Two years after the signing of the Declaration of Independence, John Adams (one of the founding fathers) stated “There are other nations with which it is more urgent to conclude treaties…the Regencies of Algiers, Tunis, and Tripoli.”
Soon after on March 26, 1799, the U.S. and Tunisia signed the first agreement of frienship and trade.
Then, 11 years later on January 20, 1800, the first U.S. consulate was established in Tunisia. The government building is in the plaza of the Place de la Bourse in the Medina.
After the U.S. Civil War, Tunisia sent one of their ambassadors to the U.S. with a message of encouragement and friendship to the American people in light of the recent difficulties.
During Tunisia’s struggle for independence, Tunisian leaders of the liberation movement were able to establish strong relations with the U.S. On May 17, 1956, the U.S. recognized the sovereign state of Tunisia. In 1957, the Embassy was moved to Avenue de la Liberté.
In 1961, Tunisia was the first Arab country to request and receive Peace Corps Volunteers. This began a partnership between the two countries, spanning 34 years and enabling 2,382 Americans to join forces with the people of Tunisia in a common endeavor to improve the human condition.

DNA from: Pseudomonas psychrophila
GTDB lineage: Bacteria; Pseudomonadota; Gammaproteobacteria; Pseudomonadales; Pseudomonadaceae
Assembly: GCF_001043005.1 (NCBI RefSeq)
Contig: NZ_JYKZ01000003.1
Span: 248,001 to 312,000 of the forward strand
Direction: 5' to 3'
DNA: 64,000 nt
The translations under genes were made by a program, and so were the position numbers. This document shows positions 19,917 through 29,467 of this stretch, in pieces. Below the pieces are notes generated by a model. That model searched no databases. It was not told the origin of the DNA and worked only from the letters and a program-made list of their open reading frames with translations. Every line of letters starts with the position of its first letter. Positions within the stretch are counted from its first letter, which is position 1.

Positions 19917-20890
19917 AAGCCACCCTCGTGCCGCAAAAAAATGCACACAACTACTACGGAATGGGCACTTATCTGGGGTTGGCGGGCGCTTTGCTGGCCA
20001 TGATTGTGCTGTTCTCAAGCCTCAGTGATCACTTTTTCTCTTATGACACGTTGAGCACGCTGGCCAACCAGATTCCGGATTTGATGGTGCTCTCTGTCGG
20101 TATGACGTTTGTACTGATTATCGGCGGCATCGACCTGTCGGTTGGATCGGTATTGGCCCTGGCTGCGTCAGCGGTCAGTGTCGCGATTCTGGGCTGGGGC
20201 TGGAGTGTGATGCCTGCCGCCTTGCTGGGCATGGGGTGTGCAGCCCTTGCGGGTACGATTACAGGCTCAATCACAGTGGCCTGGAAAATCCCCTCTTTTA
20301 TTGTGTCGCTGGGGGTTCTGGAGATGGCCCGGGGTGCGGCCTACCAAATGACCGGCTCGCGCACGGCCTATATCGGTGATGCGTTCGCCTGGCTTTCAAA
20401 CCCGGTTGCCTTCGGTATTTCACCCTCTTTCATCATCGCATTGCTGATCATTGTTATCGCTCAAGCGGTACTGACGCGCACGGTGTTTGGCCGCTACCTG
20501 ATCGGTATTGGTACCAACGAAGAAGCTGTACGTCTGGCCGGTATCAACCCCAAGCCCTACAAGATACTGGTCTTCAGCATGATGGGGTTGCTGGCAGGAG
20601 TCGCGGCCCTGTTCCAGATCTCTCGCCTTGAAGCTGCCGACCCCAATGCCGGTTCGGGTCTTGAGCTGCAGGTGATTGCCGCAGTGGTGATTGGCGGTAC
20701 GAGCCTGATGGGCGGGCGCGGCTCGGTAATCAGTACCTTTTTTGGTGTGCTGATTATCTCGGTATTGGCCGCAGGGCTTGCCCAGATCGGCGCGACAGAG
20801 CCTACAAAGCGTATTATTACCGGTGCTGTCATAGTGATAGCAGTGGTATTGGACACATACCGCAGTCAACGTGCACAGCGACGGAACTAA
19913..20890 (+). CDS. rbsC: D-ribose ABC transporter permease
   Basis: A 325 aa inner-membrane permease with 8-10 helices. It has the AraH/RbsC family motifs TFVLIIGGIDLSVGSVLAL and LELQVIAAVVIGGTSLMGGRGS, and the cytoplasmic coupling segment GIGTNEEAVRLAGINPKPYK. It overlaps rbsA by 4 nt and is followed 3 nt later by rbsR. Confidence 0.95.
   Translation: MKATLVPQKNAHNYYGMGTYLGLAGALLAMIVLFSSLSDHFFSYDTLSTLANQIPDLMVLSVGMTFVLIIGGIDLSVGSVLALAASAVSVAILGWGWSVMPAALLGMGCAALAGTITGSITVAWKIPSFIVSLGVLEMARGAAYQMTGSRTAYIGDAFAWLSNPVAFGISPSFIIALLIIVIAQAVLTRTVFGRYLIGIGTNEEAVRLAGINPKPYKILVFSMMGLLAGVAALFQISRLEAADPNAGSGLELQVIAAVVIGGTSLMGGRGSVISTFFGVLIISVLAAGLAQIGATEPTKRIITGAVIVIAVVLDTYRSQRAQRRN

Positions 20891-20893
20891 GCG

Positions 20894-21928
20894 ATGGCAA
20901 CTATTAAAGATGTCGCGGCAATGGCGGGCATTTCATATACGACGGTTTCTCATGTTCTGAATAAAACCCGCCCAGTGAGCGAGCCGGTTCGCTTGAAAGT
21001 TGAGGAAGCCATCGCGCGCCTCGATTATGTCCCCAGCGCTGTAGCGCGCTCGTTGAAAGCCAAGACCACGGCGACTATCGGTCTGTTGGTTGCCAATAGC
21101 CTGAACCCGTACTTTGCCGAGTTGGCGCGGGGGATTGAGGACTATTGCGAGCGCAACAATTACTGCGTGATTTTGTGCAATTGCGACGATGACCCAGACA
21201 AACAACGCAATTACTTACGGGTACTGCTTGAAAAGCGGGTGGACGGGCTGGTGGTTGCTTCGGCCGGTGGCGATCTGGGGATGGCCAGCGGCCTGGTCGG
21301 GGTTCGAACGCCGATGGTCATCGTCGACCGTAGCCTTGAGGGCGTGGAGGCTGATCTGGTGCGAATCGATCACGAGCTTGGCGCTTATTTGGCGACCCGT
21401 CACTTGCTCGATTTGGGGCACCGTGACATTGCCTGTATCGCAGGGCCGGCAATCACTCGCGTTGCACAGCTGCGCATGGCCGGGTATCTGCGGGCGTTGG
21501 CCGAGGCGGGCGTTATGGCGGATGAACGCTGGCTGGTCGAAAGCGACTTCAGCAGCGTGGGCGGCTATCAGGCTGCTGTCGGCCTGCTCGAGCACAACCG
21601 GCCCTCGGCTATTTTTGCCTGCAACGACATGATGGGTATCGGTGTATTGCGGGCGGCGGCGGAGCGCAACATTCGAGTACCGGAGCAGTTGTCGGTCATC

Today, the ties of friendship and cooperation between Tunisia and the United States continue to be strengthened according to a framework of mutual adherence to the ideals and values of liberty, democracy, and free enterprise. The commitments made by both countries has allowed relations to thrive for over two hundred years.
On January 14, 2011, the United States was the first world power to recognize the Tunisian People’s revolution that began a process towards transitioning to a democracy.
These efforts culimnated in President Obama’s decision to designate Tunisia as a Major Non-NATO Ally (MNNA) in 2016. Tunisia’s status as a MNNA, sends a strong signal of support from the U.S. recognizing the country’s efforts to join the democracies of the world.